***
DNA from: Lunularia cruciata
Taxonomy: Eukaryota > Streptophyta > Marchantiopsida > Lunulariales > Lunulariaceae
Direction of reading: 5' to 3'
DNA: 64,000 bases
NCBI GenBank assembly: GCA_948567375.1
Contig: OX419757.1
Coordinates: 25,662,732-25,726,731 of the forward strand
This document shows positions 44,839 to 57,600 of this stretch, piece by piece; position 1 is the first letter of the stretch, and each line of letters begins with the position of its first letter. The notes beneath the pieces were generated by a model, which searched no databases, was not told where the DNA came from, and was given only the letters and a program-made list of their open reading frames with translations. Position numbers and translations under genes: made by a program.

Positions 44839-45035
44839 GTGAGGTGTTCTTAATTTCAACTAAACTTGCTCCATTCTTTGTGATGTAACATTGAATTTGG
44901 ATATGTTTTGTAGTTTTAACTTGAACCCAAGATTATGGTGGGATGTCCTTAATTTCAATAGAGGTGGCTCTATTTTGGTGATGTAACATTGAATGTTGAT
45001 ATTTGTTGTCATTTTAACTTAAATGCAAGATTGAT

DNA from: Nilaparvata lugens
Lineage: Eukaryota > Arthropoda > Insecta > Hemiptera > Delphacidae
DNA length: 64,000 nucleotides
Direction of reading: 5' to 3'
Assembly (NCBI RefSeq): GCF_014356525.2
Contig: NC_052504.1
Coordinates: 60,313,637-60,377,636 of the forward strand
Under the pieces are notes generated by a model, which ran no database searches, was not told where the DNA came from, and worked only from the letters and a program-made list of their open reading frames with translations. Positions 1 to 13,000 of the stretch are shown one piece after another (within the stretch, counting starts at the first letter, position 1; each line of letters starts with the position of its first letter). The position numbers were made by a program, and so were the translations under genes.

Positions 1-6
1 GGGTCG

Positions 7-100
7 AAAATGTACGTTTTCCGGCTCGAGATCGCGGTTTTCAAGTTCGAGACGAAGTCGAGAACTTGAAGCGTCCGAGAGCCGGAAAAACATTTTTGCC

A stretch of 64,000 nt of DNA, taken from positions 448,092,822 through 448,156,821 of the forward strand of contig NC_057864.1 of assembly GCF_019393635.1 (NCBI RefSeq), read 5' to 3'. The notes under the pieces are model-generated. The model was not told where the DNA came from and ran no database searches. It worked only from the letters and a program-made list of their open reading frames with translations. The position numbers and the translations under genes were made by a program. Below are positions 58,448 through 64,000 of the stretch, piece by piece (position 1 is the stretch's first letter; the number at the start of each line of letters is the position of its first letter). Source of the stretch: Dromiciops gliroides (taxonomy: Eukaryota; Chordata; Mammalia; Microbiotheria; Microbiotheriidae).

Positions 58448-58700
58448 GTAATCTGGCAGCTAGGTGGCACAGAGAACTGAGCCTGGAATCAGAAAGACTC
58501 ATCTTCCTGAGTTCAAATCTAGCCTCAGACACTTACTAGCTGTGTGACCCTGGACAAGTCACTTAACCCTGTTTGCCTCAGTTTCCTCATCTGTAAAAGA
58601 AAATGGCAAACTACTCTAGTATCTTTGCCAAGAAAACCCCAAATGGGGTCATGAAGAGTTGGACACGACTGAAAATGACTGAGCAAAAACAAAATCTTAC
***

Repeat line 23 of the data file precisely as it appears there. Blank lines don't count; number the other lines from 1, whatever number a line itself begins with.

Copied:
Positions 7-100